Defense: Your answer on the questionnaire regarding how you feel about the death penalty says you would never consider giving someone life in prison. And you think that anyone found guilty should get the death penalty. So, we can assume that you would never be able to do anything except sentence the defendant to death. Is this how you feel?

Juror: Yes, that's how I feel.

Defense: So, you would always sentence a person to death and never consider life in prison without the possibility of getting parole?

Juror: Yes, that's how I feel.

Defense: Thank you. I have no more questions.

Prosecutor: You say you would never consider a life without parole sentence. But what if there was something the defense told you that is very compelling, couldn't you be open minded enough to consider sentencing the defendant to prison for the rest of his life, rather than sentence him to death?

Juror: (reluctantly) Well, I don't know what it could be, but I am open minded and would consider it.

Prosecutor: So you are saying that you COULD consider a life in prison without parole sentence and wouldn't automatically give the defendant the death penalty?

Juror: Yeah, I suppose, but I don't know what it could be that would make me consider it.

Judge: So, you would be able to be open minded and consider the sentence of life in prison without parole, as much as you would the death sentence?

Juror: Yeah, I guess so.

Judge: Okay, you are excused for now, but you are to report back on this date for the picking of the jury in this case.

Defense: But your honor ....

I think that one of the most interesting things that I learned during the process of picking the jury was that people who were adamantly against the right for a woman to choose in the abortion issue, were also the same ones who were the strongest supporters of the death penalty. It struck me as rather hypocritical. They argue so passionately that killing is wrong, and by having an abortion, you are killing a human being. Yet, when questioned about the death penalty, they argue just as passionately it is perfectly okay to execute a person. Ironically, a large number of people who are anti-abortion are most adamantly for the death penalty.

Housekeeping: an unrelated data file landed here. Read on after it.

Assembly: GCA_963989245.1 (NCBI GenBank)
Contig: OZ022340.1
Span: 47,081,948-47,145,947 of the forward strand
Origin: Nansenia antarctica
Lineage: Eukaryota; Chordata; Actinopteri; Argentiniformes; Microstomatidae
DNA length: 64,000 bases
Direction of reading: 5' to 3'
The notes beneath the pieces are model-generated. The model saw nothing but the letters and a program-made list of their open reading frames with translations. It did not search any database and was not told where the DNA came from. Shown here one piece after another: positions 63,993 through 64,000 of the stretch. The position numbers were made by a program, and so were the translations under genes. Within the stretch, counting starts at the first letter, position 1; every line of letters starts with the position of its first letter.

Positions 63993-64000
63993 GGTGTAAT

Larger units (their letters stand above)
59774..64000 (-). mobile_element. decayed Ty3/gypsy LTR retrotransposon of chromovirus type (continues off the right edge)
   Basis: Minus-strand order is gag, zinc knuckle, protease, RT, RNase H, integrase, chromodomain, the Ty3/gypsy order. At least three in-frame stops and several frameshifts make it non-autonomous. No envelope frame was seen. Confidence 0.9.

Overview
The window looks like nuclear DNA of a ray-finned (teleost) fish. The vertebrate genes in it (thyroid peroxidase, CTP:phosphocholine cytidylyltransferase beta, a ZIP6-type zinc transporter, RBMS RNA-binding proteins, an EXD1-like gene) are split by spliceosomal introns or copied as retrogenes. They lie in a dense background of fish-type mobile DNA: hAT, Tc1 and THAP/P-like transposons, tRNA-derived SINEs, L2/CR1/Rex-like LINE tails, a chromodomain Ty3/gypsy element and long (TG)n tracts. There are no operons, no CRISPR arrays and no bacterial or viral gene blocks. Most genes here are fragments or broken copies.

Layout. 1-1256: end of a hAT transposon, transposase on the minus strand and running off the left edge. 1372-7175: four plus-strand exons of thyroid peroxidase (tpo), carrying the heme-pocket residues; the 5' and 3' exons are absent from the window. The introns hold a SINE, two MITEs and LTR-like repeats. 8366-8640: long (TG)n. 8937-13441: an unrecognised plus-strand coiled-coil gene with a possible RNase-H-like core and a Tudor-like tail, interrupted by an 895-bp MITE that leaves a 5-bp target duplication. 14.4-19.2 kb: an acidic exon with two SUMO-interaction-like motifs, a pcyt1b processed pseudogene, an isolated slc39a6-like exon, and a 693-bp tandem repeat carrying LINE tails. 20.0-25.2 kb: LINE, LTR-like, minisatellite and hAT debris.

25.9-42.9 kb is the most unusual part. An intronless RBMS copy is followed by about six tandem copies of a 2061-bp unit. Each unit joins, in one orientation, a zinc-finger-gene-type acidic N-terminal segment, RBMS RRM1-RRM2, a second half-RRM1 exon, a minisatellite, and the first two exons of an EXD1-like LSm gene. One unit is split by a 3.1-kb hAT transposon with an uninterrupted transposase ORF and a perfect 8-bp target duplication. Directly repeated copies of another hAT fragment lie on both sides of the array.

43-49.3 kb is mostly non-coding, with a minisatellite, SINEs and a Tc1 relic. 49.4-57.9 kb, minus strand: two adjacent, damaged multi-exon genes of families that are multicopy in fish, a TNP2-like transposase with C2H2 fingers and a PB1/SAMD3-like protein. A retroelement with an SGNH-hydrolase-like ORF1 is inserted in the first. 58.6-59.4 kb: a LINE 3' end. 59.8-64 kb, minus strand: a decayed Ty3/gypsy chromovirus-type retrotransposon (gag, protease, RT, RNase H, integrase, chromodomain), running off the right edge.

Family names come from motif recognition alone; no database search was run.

Before I go, I'd like to answer a couple of questions I've been asked. One was why I don't talk about my case. Another is why I don't talk about personal things regarding myself. Well, as I stated before, I only mention my innocence so you would understand where I was coming from in what I write. If I used these columns as a vehicle to promote that sort of thing, I feel it would be wrong. And the reason I don't talk about myself is it's not relevant to what I write about. My case will be decided in the courts, not on the Internet. Some people accused me of using this site to proclaim my innocence, etc. Well, believe me, if I wanted to use this page as a forum to proclaim my innocence, I have numerous issues I could use to do so. So, to those of you who had sent me letters saying that I was only trying to proclaim my innocence, I think it would be very clear if I did that . . . and I wouldn't be subtle about it.